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Curiosity and openness: Allan Gyngell’s light touch in the early days at the Lowy Institute

Experiment and evolve was the message, and he did it by putting trust in the next generation of voices.

Early days at 31 Bligh St, Sydney (Lowy Institute)
Early days at 31 Bligh St, Sydney (Lowy Institute)
Published 8 May 2023 

There is a nice little scene near the start of David Lean’s cinematic masterpiece, Lawrence of Arabia. General Allenby, the former commander of British forces in the Middle East during the First World War, is descending the stairs of St Paul’s Cathedral at the conclusion of T.E. Lawrence’s memorial service. He is fronted by a journalist looking for a comment on his former charge. Allenby looks at him wearily and says, “What, more words…?”

Faced with the numerous obituaries and observations that have been written about him since his passing, I could imagine Allan Gyngell saying the same thing, reflecting both his humility and his concision. But if any person that I have known deserved all these words and more, it is Allan.

In listing his achievements many have mentioned his role here at the Lowy Institute, as its founding Executive Director. But I don’t think anyone has really captured the scale of his achievement here, and more importantly, the nature of it.

Because it’s easy to look at the Lowy Institute today, its successes and its place in the foreign policy landscape in Australia and around the world and assume it was always thus. Some might argue that the generosity with which Frank Lowy established the Institute made success inevitable.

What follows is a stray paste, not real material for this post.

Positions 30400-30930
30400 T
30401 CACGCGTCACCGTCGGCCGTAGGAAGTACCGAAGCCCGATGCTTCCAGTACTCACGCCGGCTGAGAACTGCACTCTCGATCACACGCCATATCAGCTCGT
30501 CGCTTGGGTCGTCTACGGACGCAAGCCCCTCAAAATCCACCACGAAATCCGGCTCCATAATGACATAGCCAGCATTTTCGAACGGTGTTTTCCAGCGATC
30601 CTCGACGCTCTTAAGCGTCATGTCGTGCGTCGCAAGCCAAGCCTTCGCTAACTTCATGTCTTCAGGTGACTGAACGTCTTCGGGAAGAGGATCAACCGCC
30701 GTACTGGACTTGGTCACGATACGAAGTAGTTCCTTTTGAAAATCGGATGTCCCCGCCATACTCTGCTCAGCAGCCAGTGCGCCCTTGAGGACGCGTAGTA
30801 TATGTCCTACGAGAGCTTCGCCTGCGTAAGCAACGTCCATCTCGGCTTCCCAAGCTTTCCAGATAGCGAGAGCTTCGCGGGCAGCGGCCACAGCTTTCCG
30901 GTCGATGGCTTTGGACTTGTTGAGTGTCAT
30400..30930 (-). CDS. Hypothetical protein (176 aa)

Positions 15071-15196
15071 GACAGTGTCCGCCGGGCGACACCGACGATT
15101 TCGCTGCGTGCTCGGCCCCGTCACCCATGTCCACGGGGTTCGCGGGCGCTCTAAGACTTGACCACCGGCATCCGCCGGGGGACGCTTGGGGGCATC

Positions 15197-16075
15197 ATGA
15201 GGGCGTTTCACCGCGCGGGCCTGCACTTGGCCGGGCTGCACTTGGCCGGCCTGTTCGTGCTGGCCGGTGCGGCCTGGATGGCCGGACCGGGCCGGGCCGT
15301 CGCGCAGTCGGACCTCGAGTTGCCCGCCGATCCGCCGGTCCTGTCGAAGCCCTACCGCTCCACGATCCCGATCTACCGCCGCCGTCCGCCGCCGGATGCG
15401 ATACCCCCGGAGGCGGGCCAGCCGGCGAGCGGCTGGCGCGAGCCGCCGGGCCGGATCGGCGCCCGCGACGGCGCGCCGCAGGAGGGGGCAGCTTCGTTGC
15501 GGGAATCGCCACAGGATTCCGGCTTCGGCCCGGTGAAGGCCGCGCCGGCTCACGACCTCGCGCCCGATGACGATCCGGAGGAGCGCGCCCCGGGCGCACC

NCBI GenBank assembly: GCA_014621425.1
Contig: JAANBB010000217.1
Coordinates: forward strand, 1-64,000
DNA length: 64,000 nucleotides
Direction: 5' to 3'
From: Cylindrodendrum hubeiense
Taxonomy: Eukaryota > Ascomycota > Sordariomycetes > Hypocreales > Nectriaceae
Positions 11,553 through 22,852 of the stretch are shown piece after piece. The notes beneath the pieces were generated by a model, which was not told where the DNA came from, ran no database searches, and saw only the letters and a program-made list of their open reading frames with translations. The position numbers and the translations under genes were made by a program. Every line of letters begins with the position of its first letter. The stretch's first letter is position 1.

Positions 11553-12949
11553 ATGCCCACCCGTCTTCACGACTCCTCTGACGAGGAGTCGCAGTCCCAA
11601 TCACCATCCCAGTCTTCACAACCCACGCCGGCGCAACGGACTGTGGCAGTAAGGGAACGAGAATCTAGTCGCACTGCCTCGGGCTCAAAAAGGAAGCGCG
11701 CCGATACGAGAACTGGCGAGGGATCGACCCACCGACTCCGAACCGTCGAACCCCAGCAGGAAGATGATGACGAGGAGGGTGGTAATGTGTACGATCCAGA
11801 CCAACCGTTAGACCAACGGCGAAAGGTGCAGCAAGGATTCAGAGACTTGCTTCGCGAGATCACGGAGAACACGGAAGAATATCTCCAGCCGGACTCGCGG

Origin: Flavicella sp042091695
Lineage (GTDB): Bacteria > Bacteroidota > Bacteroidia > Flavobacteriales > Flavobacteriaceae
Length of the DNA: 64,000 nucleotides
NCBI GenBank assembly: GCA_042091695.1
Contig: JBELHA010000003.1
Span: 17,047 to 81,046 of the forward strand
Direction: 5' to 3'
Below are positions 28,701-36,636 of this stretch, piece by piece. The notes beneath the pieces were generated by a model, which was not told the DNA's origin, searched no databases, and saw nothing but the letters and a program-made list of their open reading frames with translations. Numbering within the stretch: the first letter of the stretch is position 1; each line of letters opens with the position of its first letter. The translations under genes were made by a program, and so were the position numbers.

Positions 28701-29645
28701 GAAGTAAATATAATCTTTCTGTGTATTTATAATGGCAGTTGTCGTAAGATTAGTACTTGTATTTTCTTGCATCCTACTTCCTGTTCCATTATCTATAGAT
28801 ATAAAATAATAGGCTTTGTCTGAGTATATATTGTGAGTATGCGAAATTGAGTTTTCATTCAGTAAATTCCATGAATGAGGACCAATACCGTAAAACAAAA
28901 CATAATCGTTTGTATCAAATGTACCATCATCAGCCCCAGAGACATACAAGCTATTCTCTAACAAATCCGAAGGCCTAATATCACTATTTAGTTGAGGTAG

Allan had the money to hire the biggest names in the field. Instead, he took a punt on younger, hungrier, largely unknown stock.

But few of us who were there at the beginning with Allan thought so. None of us had worked in a think tank before. There was a feasibility study prepared for the Institute by the current Executive Director Michael Fullilove as a guide. The much larger American prototypes were an example to follow. But beyond that we were on our own, which, remarkably, did not faze Allan one bit.

His approach was to grow organically: to try stuff, to experiment and to evolve. It was an approach which placed a premium on creativity and ideas, which he gave us ample space and strong encouragement to develop. Allan sowed a thousand seeds, not all of which bloomed of course. But it was an invigorating place to work.

Even more remarkable was the way Allan went about staffing the research side of the Institute. He had the money to hire the biggest names in the field. Instead, he took a punt on younger, hungrier, largely unknown stock, with a bit of experience thrown in.

In writing this reflection I spoke to some of my former research colleagues from the Institute’s first year: Malcolm Cook, Mark Thirlwell, Michael Fullilove and Alan Dupont. We shared a similar recollection of that time and the way Allan presided over it.

I remember that on my first day pretty much the only thing Allan said to me was, “there is no in-tray”. For someone who had just left the public service this was both liberating and terrifying. It was a measure of the enormous trust he placed in us, of his deft management of people, and of his curiosity and openness to all ideas and good argument.

Allan believed there was a kernel of wisdom in most positions or perspectives. There was no Lowy Institute line or view. As Mark Thirlwell noted to me, Allan “valued nuance, complexity and debate and distrusted simple answers”. Allan encouraged us to challenge conventional wisdom, or as he put it, “to fart in church”. He was always keen to lift others and encourage new voices.

A lot of people have contributed to the success of the Lowy Institute over the years. But it was Allan who gave the Institute – and gave many of us – a great beginning. Advising young officers of the Arab Bureau T.E. Lawrence once wrote “that a bad start is hard to atone for”. Allan Gyngell taught us the value of a really good one.

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